Nicholas Fields and Zach Helfond, a pair of eighth-graders from Maimonides Academy, appreciated the fresh approach. 

“It’s a break from studying and taking tests. It’s a different way to learn something,” Helfond said. “It gives us a chance to explore.” 

“Plus, it’s just a lot of fun and in the spirit of Chanukah,” Fields said.

Amy Sirkis, a first-year chemistry and physics teacher at Shalhevet, was on hand to help facilitate. Sirkis knows from experience that lesson plans straying from convention are a teacher’s best bet to pique the interest of students. 

“Students are able to be creative,” Sirkis said. “They’re not just working toward a test. They really get to explore. They’re actually incredible problem-solvers. Often, you give them a task and just let them figure it out.” 

Some current Shalhevet students sacrificed a precious Sunday off, volunteering to assist the likes of Fields and Helfond with their dreidels. Their presence enabled prospective students to get a feel for what a future at Shalhevet might look like. Jamie Berman, a Shalhevet ninth-grader, and Hila Machmali, a Shalhevet 10th-grader, made it clear that electronic dreidels are just the beginning of what students can do. 

“Right now, I’m working on a flashlight that turns on automatically in the dark,” Berman said. “I thought of it after a power outage. I couldn’t find my flashlight and I thought it’d be cool if it would’ve turned on automatically.” 

Machmali has already mapped out and executed a project with exciting real-world applications and presented it at an engineering conference Shalhevet’s CIJE students attend each spring. 

“My team and I started by asking, ‘What if a nanny or parent is at home and can’t hear a baby crying?’ We made a teddy bear that detects high sound frequencies and can actually send a text to the parent telling them the baby is crying,” Machmali said.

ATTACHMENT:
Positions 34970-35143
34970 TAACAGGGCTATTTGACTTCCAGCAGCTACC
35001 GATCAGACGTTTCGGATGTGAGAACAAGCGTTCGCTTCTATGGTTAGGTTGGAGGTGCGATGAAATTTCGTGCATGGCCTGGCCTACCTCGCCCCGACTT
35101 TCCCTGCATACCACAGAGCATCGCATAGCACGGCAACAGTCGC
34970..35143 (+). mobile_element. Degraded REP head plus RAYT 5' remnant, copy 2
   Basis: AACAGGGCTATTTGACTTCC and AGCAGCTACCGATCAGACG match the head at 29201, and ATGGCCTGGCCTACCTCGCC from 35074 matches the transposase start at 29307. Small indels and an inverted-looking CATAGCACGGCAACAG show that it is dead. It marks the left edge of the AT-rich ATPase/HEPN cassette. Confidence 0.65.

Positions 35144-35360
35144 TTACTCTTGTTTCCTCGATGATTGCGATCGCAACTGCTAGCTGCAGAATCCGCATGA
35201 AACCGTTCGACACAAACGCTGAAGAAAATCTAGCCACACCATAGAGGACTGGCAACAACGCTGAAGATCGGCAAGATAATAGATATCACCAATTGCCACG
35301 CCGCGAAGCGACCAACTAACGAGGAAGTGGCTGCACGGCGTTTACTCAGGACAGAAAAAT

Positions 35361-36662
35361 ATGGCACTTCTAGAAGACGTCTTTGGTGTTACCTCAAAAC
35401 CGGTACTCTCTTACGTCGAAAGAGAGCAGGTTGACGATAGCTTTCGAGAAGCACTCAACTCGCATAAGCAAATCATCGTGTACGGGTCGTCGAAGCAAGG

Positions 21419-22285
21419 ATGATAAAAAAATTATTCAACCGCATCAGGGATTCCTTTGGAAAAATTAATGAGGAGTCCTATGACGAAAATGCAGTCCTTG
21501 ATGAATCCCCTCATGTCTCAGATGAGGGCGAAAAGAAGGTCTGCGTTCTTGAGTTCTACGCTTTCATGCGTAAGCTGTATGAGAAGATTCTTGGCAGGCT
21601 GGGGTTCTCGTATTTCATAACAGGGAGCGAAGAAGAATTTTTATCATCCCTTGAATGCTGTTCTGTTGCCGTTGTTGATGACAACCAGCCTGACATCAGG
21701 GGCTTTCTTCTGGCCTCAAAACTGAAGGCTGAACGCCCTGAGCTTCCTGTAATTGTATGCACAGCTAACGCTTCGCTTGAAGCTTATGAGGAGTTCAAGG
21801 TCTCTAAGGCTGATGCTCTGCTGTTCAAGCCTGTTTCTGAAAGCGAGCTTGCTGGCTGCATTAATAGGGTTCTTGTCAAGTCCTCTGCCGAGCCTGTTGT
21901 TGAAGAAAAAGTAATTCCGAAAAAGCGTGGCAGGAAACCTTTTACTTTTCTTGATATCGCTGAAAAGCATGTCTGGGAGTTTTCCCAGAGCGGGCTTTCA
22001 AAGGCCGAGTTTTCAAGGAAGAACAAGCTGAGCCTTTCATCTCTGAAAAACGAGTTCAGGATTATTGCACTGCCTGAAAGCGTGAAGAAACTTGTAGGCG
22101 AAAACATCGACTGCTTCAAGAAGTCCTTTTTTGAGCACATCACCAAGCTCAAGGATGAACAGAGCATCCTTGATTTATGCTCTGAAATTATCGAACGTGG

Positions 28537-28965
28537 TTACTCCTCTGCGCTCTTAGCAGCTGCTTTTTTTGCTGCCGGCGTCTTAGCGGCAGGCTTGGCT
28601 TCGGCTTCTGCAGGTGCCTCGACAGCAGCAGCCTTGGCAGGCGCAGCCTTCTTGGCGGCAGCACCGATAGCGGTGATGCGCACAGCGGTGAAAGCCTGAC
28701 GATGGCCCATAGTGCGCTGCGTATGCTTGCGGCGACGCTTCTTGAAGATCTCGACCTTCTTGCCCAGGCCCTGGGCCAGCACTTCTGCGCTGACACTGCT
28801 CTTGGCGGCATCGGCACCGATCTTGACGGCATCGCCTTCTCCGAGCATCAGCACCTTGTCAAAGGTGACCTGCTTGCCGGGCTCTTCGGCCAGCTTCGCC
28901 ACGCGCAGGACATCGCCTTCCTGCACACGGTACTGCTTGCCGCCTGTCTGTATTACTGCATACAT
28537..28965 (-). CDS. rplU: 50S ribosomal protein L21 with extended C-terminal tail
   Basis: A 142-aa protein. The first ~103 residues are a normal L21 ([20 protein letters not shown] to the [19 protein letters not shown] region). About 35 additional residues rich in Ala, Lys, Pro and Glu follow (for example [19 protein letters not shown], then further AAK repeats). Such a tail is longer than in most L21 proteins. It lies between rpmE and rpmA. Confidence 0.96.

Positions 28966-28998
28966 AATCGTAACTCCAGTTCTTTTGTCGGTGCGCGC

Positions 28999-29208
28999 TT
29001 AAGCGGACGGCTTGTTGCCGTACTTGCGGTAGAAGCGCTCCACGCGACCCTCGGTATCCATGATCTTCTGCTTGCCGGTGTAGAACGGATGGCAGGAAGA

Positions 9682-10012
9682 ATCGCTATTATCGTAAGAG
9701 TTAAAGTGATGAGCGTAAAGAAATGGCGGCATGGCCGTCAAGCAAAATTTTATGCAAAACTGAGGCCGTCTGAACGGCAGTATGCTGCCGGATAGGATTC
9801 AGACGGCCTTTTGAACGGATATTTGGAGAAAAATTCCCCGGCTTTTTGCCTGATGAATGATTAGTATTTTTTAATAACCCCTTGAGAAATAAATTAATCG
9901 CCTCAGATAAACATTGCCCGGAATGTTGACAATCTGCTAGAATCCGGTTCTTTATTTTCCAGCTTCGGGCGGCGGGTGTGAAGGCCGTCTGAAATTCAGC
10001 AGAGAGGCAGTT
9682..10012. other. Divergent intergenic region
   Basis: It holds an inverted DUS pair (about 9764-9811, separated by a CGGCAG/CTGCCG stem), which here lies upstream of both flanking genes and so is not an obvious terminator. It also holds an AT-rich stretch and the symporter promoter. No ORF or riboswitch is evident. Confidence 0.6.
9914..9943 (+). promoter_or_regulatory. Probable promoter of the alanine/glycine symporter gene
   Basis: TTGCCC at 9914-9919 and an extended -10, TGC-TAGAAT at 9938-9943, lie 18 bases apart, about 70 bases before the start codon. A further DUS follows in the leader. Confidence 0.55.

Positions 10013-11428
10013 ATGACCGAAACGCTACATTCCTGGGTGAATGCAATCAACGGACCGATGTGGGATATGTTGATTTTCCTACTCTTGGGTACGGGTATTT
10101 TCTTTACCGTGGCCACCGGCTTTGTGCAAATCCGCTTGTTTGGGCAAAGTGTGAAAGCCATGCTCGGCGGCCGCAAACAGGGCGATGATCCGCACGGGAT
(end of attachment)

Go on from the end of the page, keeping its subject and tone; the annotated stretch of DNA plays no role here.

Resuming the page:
According to Natalie Weiss, Shalhevet’s director of admissions, who watched from the sidelines,, students such as Berman and Machmali are well on their way to being the success stories that CIJE works so hard to produce. 

“STEM is our children’s future,” Weiss said. “We know our students will be part of the solutions facing our global society. CIJE is a part of that endeavor.”

Krag added: “Sometimes the Jewish education portion in our schools takes away from all the secular subjects. Our kids are going to be competing with kids who basically had an extra three hours a day to study science, math and engineering. It can put them at a disadvantage. What we do at CIJE is try to take the time that we have and use it effectively.”

While speaking with the Journal, Krag was approached by a student who thanked him profusely for the dreidel he just helped her make, telling him the creation would be a part of her holiday festivities later that night. As she left, Krag was overcome with emotion. 

“That, right there, is why I do this. It doesn’t get any better than that. That’s just wonderful.”